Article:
As to the further development of Savate: On 5 June 1838, French Savateur Charles Lecour (1808-94) witnessed a contest of English Boxing (Boxe Anglais), which took place near Paris, France, between English lightweight bareknuckle pugilist, Owen ‘Little Wonder’ Swift (1814-79) and another English Boxer named Jack Adams. The contest had been arranged by Lord Seymour and members of the Jockey Club. The bout lasted just two rounds, with Swift being the decisive winner.
Swift also fought and beat Adams again, near Villiers, France, on 5 September in that same year. On that occasion, however, the contest lasted a much longer one-and-a-quarter hours (34 rounds). After having witnessed English Boxing and seen Swift defeat Adams first hand, Lecour later took part in a friendly match against Swift1. He was said to be so impressed that he then took lessons in English Boxing. Some time after that, he combined English Boxing (boxe Anglais), with what he felt was the best of French kicking, which Théophile Gautier named ‘La Boxe Francaise’ (French boxing) in 1838.
When Lecour integrated English boxing, with French kicking, he also incorporated the English boxing rules of the time – as far as the use of the hands were concerned. Later, Englishman John G. Chambers (1843-83) published his own revised rules for English Boxing, in 1867 – known as the ‘Queensberry Rules’ after being sanctioned by Chambers’ friend John Sholto Douglas (1844-1900), 8th Marquess of Queensberry. These rules required boxers to wear gloves (also known as mufflers) in contests, and so French Savateurs simply followed suit. The adoption and incorporation of English boxing rules within La Boxe Francaise are the reason why, even nowadays, in sparring or in competition, Savate practitioners are allowed to kick their opponent in the back, but may not punch him (or her) there, and why the hands are no longer allowed to be deliberately placed on the floor.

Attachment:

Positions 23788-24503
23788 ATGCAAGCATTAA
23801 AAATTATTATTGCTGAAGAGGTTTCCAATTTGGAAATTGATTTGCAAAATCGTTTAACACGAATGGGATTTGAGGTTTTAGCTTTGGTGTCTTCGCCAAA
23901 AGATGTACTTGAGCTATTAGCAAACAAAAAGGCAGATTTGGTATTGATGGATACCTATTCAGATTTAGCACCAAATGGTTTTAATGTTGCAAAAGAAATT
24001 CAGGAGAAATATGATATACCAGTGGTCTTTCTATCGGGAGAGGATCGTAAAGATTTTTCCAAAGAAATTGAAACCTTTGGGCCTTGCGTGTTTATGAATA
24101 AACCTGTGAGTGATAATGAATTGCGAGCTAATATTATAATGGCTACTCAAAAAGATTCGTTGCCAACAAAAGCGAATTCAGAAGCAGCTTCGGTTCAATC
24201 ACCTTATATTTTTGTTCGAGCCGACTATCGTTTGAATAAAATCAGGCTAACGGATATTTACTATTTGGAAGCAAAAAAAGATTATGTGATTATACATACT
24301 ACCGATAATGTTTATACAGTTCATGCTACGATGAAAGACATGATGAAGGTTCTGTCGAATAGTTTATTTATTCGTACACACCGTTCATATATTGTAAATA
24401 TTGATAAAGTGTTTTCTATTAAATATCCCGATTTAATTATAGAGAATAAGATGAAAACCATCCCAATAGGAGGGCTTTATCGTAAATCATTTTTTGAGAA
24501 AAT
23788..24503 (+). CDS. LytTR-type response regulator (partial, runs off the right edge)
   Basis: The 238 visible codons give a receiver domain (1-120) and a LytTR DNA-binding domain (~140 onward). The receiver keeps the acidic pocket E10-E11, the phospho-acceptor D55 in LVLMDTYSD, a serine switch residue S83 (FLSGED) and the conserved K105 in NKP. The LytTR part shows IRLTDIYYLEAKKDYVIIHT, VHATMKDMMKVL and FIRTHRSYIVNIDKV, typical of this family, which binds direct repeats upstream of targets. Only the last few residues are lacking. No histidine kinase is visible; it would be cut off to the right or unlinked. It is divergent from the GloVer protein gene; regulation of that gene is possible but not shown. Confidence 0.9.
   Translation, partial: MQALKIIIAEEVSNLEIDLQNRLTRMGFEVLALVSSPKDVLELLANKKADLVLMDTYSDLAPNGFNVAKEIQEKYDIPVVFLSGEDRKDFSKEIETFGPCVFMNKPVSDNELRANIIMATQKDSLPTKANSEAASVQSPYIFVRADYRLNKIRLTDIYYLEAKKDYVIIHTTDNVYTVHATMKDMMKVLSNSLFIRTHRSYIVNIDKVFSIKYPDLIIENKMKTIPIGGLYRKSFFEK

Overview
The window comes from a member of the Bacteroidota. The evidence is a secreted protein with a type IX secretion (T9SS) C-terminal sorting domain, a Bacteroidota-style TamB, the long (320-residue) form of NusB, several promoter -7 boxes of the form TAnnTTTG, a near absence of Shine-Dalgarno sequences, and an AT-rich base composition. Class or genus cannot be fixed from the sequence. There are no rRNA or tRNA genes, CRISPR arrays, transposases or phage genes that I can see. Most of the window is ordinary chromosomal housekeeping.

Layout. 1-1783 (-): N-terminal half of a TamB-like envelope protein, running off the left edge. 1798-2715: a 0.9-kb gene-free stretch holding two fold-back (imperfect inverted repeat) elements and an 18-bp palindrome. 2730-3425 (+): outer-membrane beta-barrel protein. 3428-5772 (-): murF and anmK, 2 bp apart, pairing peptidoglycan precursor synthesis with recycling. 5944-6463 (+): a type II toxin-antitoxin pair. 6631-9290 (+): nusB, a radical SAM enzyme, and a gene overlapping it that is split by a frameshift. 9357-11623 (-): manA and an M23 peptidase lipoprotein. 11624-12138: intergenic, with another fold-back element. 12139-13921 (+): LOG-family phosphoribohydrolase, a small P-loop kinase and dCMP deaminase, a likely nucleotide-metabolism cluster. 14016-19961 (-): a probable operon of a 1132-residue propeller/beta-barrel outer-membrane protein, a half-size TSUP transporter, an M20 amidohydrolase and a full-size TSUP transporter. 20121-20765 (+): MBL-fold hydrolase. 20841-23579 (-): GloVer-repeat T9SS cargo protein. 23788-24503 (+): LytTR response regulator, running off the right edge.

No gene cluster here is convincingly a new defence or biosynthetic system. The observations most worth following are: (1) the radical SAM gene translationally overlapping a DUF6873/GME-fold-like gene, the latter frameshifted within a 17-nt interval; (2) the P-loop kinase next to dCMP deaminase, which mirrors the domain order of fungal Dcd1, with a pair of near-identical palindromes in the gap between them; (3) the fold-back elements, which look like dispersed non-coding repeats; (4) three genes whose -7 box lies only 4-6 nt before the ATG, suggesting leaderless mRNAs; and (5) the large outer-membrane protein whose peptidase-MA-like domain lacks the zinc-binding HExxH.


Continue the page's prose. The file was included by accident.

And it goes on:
Several contests have been arranged, over the years (always by the French!), to supposedly determine the superiority of La Boxe Francaise-Savate over English Boxing. One such contest took place on 28 October, 1899, when Charles Charlemont (son of Joseph) took on Jerry Driscoll, who was an ex-champion boxer of the English Navy, and member of the National Sporting Club (NSC). The fight started and ended in controversy, with the Frenchman eventually being awarded the ‘victory’ with a low round kick (fouetté) to the ‘abdominal area’. A doctor later assessed that Driscoll had been kicked below the belt, however!